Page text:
Survey shows millions of Malaysians in dire straits with poor financial management behaviour and little savings and mounting debts.


Debt-HutangA recent survey on financial management behaviour shows that only 6% of Malaysians can maintain their lifestyles for more than six months should they lose their sources of income, while 18% can last only three months.

This survey clearly shows that Malaysians are indeed not adequately prepared for rainy days.

Life is not always a bed of roses and there are times when we will be visited by some untoward incidents. As such, it is absolutely necessary for us to make hay while the sun shines, adequately preparing ourselves for any emergency that will befall us.

This is something very easy to understand, but unfortunately most Malaysians do not seem to have sufficient savings to tackle the unpredictable. This shows that many Malaysians have failed in their financial planning.

Cash is an indispensable element in modern-day living. The availability of cash affects everyone, but given its nature and scarcity, each and every one of us needs to learn how to make the best of our money and effectively manage our finances for our future protection and optimisation of our goals in life.

Statistics show that people get into financial trouble mainly due to poor financial management (49.7%) and business failures (15.2%). The other factors include exorbitant living cost after retirement, high medical expenses and unemployment.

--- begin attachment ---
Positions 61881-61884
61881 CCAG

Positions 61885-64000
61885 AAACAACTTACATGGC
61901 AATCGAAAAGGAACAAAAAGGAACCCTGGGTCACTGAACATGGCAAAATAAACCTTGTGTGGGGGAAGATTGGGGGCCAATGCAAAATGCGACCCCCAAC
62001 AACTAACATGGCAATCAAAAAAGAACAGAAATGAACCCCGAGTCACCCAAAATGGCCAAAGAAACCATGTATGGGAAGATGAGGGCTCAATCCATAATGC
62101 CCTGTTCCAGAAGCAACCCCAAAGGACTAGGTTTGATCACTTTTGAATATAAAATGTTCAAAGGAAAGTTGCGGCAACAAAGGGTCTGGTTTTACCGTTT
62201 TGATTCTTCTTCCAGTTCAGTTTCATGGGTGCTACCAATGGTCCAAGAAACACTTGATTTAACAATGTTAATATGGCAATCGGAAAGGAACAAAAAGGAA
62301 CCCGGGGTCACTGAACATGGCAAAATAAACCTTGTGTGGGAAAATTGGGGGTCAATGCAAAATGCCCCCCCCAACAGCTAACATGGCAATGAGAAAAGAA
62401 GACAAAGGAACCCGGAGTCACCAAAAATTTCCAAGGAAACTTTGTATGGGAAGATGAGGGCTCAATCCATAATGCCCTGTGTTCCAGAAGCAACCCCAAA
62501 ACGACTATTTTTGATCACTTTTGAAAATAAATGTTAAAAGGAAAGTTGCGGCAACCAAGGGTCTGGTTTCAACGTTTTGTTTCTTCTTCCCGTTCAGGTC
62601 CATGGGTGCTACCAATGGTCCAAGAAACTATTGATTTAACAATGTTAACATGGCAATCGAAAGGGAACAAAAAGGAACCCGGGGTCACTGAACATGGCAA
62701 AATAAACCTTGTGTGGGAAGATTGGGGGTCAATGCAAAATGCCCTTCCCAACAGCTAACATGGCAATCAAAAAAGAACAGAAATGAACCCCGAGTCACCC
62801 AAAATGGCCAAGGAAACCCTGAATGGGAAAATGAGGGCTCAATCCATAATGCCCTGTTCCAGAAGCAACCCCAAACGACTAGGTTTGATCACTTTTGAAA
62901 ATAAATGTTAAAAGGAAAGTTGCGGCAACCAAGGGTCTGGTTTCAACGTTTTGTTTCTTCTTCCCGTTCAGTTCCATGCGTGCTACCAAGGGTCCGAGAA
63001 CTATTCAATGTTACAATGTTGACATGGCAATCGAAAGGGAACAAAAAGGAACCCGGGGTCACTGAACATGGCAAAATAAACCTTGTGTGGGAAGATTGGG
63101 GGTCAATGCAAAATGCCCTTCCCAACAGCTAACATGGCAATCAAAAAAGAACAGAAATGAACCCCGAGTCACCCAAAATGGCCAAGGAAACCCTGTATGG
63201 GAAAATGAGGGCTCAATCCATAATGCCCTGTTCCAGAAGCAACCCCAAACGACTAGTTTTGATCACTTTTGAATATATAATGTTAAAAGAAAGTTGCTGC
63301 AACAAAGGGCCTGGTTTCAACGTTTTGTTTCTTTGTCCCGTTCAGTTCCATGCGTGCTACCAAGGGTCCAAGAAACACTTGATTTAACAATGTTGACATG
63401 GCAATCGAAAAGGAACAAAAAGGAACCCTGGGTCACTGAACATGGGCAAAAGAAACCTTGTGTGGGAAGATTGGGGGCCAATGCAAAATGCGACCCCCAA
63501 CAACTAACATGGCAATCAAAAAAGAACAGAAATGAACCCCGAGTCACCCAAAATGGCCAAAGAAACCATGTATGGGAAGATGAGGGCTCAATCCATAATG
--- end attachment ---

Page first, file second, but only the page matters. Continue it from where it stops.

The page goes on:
We can see from here that enhancing financial planning awareness and learning how to manage our resources are absolutely necessary if we want to ensure a better and more comfortable lifestyle in the future.

The rising incidence of bankruptcies in recent years points to the fact that having the right financial management concept is all the more vital.

A total of 97,215 Malaysians went bankrupt between 2012 and September this year. Of this number, some 22,581 were youths, aged between 25 and 34, while as many as 1,157 individuals below the age of 25 were declared bankrupts.

This proves that many of our young people are indeed facing severe financial management issues.

Overspending as a result of materialistic temptation has become increasingly common in our society. Thanks to the vast popularity of credit cards, young Malaysians tend to spend their “future money” and, subsequently, find themselves deeply in debt.

Currently about 38% of young Malaysians have to shoulder their personal loans while 47% have excessive amounts of unsettled credit card arrears.

Judging from the phenomenon that as many as 70% of them pay only their minimum monthly dues, it is not hard to deduce that young Malaysians have incurred debts at levels way beyond their ability to cope.

It is therefore necessary for them to adjust their consumption habits while initiating effective financial management practices.

If a person is heavily in debt, strictly speaking only he/she and his/her family will be affected.

Nevertheless, if a majority of Malaysians are suffering financial difficulty, this will eventually evolve into a mounting social issue that will adversely impact our country. As we move steadily towards the status of a developed nation, we simply cannot afford to overlook this problem.

As a matter of fact, financial planning is not that difficult and complicated after all. Basically what we can do is to spend prudently, save our excess money, invest and explore new avenues to boost our incomes.

The key lies with our understanding of the importance of financial planning and management, and the practice of the same in our day-to-day lives.

Sin Chew Daily is a local vernacular publication

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